SUSE Conversations


Remote Monitoring Using Screenshots and Your PDA



By: DBray925

December 8, 2006 12:00 am

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Problem:

Simply monitoring, aka watching the screen, from a wireless PDA. Example: Let’s say you have a huge data migration copying, and you are watching it via RConJ on a Linux box. You would really like to be doing other things, but still want the ability to just remotely glance at the RConJ window (or whatever windows) to check on the progress.

Solution:

Using a SUSE Linux Enterprise Server Apache webserver, with an NFS share mounted to a SUSE Linux Enterprise Desktop running the RConJ session, take a screenshot of the RConJ app, and only that app, and drop it in the NFS mounted directory. Then, just view that image remotely on your PDA.

Example:

  1. Connect to the RConJ session, or whatever application it is you would like to watch remotely.
  2. NFS mount the web directory onto the Linux desktop
  3. Find out the window ID of the RConJ session, by running the following script/command:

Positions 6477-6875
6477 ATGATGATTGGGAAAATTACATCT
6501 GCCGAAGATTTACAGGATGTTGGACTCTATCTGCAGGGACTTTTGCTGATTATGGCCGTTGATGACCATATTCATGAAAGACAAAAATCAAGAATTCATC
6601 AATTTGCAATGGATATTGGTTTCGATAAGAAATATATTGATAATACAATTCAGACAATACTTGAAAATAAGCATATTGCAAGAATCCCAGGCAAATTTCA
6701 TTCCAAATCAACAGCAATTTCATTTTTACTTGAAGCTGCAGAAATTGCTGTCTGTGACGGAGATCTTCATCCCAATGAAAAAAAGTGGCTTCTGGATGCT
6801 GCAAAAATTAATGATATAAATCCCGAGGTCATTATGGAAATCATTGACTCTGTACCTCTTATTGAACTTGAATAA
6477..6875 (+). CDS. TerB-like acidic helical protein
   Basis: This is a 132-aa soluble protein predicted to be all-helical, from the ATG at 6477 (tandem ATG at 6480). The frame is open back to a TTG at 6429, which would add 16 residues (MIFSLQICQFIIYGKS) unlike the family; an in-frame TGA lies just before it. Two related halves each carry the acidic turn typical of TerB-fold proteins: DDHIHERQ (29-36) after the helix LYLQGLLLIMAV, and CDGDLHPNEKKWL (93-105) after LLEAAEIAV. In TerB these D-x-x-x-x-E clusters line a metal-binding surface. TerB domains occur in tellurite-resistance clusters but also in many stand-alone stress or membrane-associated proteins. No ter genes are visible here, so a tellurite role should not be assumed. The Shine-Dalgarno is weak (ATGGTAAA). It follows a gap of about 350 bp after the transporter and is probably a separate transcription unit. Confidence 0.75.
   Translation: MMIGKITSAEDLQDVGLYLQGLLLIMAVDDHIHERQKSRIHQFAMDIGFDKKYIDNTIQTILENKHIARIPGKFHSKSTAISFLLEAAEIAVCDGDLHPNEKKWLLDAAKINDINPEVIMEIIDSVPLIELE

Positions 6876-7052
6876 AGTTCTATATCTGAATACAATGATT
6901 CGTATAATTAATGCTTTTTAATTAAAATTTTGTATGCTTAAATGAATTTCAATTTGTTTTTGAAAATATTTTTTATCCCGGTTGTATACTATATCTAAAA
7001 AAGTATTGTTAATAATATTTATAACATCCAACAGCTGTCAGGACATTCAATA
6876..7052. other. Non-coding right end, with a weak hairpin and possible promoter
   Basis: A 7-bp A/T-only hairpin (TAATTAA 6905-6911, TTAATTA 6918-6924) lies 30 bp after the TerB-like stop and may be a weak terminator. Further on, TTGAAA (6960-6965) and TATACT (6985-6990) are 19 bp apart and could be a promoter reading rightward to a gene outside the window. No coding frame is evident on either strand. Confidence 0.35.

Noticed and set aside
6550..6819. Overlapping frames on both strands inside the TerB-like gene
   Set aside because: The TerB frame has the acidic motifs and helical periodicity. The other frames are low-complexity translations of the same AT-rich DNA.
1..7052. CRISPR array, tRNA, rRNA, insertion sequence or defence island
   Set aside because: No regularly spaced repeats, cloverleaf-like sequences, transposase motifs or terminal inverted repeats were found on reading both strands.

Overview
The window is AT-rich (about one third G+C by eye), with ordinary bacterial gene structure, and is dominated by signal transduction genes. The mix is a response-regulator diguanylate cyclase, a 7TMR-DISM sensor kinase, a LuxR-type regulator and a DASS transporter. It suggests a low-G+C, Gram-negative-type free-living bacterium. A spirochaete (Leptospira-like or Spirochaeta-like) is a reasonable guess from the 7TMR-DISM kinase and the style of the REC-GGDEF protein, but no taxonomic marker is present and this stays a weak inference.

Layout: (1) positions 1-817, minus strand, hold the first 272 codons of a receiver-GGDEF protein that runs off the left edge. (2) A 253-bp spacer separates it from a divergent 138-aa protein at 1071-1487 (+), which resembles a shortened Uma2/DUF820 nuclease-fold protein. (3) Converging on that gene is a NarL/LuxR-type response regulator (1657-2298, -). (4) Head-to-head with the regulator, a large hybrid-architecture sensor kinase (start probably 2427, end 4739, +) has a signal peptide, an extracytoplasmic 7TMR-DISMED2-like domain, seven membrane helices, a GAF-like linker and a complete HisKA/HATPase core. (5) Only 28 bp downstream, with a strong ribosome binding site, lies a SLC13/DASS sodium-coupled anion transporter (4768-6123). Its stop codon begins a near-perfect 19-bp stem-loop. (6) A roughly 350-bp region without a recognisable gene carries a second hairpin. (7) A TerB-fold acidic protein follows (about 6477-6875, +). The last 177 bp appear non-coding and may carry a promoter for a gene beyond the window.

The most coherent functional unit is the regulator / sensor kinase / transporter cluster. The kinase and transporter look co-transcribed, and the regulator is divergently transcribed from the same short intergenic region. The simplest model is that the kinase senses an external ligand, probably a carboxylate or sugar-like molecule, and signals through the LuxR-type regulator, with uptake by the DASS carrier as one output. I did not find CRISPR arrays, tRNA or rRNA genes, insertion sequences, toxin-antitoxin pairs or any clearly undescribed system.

xwininfo -root -children |grep RConsoleJ | awk '{print $1}'
    ...this should kick back something like: 0x121325d
  4. Then cd into the NFS mounted directory, and run the following ImageMagick command/script to take a screen shot of just that window ID every 10 seconds:
    while(true); do import -window 0x121325d watchme.jpg && sleep 10; done

Now just view that watchme.jpg file on your remote device, and wait for the application to finish doing whatever it is you are waiting for.

This came in VERY handy, when I needed to migrate a few 100 GBs of data, and I did so using ToolBox and NCF file. I just didn’t want to sit in front of the laptop and watch it copy. So I took my PDA with me, and monitored it remotely.

Environment:

SUSE Linux Enterprise Server webserver running Apache and an NFS mountable web directory.

SUSE Linux Enterprise Desktop with ImageMagick installed

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Disclaimer: As with everything else at SUSE Conversations, this content is definitely not supported by SUSE (so don't even think of calling Support if you try something and it blows up).  It was contributed by a community member and is published "as is." It seems to have worked for at least one person, and might work for you. But please be sure to test, test, test before you do anything drastic with it.

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